The top 20: Segregation of the affluent | Arkansas Blog

The top 20: Segregation of the affluent

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ELECTORAL INFLUENCE: A huge participation difference in the last presidential election year. Article at link has the 2014 figures. - NEW YORK TIMES
  • New York Times
  • ELECTORAL INFLUENCE: A huge participation difference in the last presidential election year. Article at link has the 2014 figures.
Got some time? This essay by Thomas Edsall in the New York Times is worthy. It's about the segregation — by education, geography and other markers — of the people in the top fifth of the income scale in the U.S. He quotes from a recent academic research paper:

Segregation of affluence not only concentrates income and wealth in a small number of communities, but also consecrates social capital and political power. As a result, any self-interested investment the rich make in their own communities has little chance of “spilling over” to benefit middle‐ and low-income families. In addition, it is increasingly unlikely that high‐income families interact with middle‐ and low‐income families, eroding some of the social empathy that might lead to support for broader public investment in social programs to help the poor and middle class.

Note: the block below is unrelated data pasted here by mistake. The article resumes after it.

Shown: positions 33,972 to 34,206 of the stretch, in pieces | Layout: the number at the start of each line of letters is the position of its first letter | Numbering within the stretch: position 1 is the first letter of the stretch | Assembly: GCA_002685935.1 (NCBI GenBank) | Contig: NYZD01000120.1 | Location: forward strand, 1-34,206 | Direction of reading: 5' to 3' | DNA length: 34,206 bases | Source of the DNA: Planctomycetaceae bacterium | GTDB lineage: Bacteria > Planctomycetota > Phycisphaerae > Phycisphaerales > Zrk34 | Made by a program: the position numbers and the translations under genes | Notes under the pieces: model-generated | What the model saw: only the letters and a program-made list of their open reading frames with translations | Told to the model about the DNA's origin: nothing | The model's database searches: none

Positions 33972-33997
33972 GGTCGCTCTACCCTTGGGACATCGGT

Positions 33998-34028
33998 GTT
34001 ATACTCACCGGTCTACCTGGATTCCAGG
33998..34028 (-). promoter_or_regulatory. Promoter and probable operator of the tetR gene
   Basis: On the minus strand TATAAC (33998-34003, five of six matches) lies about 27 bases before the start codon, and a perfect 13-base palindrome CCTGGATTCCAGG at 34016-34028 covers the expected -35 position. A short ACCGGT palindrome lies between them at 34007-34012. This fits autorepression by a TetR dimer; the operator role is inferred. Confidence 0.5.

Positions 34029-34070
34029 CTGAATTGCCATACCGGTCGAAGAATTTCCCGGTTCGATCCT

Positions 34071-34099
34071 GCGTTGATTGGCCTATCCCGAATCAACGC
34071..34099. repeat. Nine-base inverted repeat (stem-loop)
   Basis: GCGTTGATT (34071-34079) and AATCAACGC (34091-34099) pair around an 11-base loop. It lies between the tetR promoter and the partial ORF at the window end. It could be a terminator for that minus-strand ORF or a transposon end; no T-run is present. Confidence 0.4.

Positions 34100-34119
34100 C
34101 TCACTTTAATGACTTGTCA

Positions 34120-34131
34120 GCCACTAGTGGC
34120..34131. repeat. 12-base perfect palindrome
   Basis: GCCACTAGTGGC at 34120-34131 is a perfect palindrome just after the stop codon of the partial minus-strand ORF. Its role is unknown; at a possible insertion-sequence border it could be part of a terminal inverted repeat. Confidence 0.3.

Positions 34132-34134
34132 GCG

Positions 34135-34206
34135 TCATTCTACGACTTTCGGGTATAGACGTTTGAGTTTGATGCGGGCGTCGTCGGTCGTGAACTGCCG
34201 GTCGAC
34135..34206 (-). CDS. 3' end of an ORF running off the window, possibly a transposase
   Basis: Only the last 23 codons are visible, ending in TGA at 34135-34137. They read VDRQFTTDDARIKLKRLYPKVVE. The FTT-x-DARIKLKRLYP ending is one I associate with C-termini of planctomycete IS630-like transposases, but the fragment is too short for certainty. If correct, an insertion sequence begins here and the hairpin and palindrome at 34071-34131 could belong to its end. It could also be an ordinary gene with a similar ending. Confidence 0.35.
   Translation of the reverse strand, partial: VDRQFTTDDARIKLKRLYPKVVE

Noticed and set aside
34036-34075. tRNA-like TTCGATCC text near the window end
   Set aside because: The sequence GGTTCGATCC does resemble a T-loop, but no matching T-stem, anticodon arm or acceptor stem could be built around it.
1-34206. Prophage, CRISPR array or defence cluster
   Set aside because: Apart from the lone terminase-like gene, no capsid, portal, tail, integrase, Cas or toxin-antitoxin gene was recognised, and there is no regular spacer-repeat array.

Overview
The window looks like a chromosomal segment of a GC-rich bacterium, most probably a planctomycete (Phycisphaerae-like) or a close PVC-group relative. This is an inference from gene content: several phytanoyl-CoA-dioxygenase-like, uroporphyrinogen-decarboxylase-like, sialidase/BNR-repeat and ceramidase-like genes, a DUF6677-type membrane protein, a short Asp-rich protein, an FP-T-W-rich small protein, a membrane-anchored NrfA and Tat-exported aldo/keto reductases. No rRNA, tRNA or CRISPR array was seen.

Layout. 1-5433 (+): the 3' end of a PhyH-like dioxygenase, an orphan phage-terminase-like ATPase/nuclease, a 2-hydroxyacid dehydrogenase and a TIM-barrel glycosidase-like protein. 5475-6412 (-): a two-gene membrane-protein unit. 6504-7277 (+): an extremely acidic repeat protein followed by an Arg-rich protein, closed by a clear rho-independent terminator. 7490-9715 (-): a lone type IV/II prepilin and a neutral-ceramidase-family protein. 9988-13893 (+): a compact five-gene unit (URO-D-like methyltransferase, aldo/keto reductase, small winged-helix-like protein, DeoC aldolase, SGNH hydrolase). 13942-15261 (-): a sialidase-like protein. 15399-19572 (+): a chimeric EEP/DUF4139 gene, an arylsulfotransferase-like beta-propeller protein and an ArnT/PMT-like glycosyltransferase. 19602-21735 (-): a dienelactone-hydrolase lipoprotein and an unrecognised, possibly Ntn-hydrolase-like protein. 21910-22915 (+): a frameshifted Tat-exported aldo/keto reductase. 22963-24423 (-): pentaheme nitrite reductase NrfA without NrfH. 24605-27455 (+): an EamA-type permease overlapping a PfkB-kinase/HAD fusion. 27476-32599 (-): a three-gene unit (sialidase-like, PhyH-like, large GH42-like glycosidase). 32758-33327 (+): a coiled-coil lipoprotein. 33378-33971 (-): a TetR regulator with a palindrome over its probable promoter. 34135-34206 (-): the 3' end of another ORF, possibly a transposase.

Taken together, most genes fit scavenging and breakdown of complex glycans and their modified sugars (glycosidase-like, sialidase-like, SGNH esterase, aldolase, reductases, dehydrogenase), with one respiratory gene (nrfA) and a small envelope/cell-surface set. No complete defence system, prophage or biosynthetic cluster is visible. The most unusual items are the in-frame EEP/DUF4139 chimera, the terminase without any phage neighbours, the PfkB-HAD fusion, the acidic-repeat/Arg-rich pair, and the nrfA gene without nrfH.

The segregation finds its ways into public schools, too, as Little Rock knows well. The damage from the loss of exposure of poor kids to kids of different strata is incalculable.

Interesting stuff about political influence of the upper income strata and its liberal leaning, at least on social issues. This has implications for tension in both the Republican and Democratic parties.

Edsall notes that the well-off vote at higher percentages than lower income people.

Edsall's conclusion:

It turns out that the United States has a double-edged problem — the parallel isolation of the top and bottom fifths of its population. For the top, the separation from the middle and lower classes means less understanding and sympathy for the majority of the electorate, combined with the comfort of living in a cocoon.

For those at the bottom, especially the families who are concentrated in extremely high poverty neighborhoods, isolation means bad schools, high crime, high unemployment and high government dependency.

The trends at the top and the bottom are undermining cohesive politics, but more important they are undermining social interconnection as they fracture the United States more and more into a class and race hierarchy.



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